laughs and a bit of scenery chewing from the supporting roles, it wasn’t quite
up to the splash of four star reviews littered across the marquee.  In a Google search afterward I came across the apt phrase that at the expense of breadth of story it lacked depth of characterisation.
The Queen’s Head off King’s Rd.  Many fine memories, including having our drinks collected un-drunk at time.


Bird lights


Pistorius claims they give women an unfair advantage


It’s a little Verd, a little Wagner


Disney London.  Downsizing after Lucas took $4 billion off their hands.
Onto dinner.  If you
Google “eat out alone London” you will get in the first page of hits a
suggestion to take dinner at Joel Robuchon’s Michelin lauded L’Atelier.  Which I guess is a good recommendation as
it’s certainly not the sort of place I would have ventured into alone without a
search hit.
The place is discreetly tucked away behind where Charing
Cross Rd meets Shaftesbury Avenue, sort of the nexus of the West End, Covent
Garden and Bloomsbury.  In glossy black
with red undertones there is the feel of something both elegant and Asian pastiche.  It has a sort of Interview magazine cover
feel from the 70s, faux oriental grandeur.
If you’ve seen the film that Yves St. Laurent’s partner made about YSL after
his death, you’ll know the style.  It’s
of an era.
Stock photo.  I did not have the courage to bring a camera.
There is a bar restaurant on the ground floor, a restaurant
proper upstairs and a bar proper on top of that.  The ground floor, with a kitchen about the
size of a bachelor apartment, with around 12 chefs “plus” all sautéing and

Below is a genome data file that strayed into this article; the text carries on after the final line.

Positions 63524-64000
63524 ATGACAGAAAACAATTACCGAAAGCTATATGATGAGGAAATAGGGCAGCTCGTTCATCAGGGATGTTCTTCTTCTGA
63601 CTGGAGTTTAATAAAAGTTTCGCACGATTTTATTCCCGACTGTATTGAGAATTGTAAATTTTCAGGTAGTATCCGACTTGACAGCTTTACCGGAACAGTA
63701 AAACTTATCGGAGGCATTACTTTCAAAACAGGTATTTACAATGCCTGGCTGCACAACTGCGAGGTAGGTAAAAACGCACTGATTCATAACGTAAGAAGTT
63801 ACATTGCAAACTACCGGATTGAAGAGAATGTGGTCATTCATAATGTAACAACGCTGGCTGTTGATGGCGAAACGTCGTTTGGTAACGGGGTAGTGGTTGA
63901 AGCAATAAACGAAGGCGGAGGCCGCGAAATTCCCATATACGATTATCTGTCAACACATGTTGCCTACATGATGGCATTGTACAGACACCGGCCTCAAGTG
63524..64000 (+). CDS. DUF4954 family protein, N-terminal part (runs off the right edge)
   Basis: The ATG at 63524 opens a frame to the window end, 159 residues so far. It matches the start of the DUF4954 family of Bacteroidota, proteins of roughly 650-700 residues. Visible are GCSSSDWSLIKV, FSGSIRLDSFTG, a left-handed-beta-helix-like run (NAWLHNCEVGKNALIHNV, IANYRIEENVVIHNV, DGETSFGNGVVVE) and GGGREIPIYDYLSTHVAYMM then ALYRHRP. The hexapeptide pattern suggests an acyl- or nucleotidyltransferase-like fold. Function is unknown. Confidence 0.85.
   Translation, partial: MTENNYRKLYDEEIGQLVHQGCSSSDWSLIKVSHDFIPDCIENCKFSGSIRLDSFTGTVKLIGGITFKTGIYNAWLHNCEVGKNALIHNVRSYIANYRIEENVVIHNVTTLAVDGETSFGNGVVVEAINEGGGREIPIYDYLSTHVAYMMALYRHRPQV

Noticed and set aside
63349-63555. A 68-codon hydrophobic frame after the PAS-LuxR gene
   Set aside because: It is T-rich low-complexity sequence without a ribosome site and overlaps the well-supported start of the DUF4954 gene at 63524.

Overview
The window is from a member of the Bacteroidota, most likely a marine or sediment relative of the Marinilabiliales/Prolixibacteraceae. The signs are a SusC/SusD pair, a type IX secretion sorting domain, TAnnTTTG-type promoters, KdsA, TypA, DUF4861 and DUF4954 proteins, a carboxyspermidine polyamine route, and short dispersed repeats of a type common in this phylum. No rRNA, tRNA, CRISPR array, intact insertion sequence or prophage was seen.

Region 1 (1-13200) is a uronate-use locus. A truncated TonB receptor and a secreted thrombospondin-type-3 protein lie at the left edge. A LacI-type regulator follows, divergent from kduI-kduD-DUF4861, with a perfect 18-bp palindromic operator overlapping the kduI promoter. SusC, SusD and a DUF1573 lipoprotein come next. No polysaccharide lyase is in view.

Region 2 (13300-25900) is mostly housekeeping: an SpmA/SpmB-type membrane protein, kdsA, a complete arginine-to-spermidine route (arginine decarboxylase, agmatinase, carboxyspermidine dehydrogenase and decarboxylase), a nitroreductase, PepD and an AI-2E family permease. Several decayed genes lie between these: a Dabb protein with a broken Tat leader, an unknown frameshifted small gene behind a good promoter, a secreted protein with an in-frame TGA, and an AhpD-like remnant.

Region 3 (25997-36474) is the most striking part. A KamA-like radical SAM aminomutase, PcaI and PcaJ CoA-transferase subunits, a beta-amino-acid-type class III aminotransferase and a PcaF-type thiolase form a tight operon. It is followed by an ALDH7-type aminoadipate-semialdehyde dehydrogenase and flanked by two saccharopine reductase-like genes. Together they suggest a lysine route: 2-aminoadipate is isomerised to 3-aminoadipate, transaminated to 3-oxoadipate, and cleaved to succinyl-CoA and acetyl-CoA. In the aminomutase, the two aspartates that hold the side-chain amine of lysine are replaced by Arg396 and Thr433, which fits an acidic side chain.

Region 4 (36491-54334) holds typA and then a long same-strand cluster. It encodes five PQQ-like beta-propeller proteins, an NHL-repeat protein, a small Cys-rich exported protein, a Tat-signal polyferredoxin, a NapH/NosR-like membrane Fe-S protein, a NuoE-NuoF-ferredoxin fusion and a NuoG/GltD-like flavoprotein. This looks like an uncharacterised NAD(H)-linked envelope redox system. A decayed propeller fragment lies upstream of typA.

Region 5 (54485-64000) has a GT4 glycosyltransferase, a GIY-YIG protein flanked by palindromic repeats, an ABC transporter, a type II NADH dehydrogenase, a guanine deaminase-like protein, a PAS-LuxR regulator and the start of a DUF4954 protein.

reducing and whipping and foaming, is a hive of regimental activity with many “yes
chefs” and quiet acquiescence. Although spectacularly expensive, there is
a prix fixe theatre menu from 5:30 to six.
A subdued and appreciative crowd surrounds the bar.
While thinking about what to order I had a Sardinian white Vernaccia
which was listed “in the sherry style” and although I am baffled by that
description it was indeed both dry and deeply interesting in that nutty, woodsy
way sherry is, although not for a second was it anything but white wine.
Not famished, and absolutely certain everything would be
scrumptious-ed up with butter and oil, I took the starter and main for 28
pounds.  It was no surprise to be served,
first, an amuse bouche of foie gras, port wine and parmesan foam.  The foam, the omnipresent high end restaurant
tendency towards foam, which has long outlived its welcome, actually worked
very well, as it cut the foie’s richness without detracting from it (but so
would any number of lightly bitter flavours, without the salt).  The port was sort of lost on me but swirled
together it was perhaps the most decadent (non-)milk shake I’ve ever had.
A starter of chestnut veloute, a celeriac puree and
chestnuts with the veloute poured over top.
Chestnuts are one of those enticing aromas that beckon you on the
street; you buy a bag; you bite into one; and pthhft—they’re absolutely
tasteless, dry, mealy and banal.  But
here, with the dimension of celery, and the richness of the soup, it all
combined nicely, with the mealy-ness of the nuts lost in the smooth richness of
sauce.  I felt there was a tiny hint of
cardamom in there to boot.  Trust
Rubuchon to make chestnuts delectable.  With
that a Touraine which was good, not a star.
For main a saddle of lamb, pan roasted, I watched the chef
finger it lovingly to test its doneness, served with roasted potatoes (the
anticipated lemony overtures were brief to nonexistent) and a side of buttered
root vegetables which were as good as homemade which is I guess a backhanded
compliment.  Overall, the dish was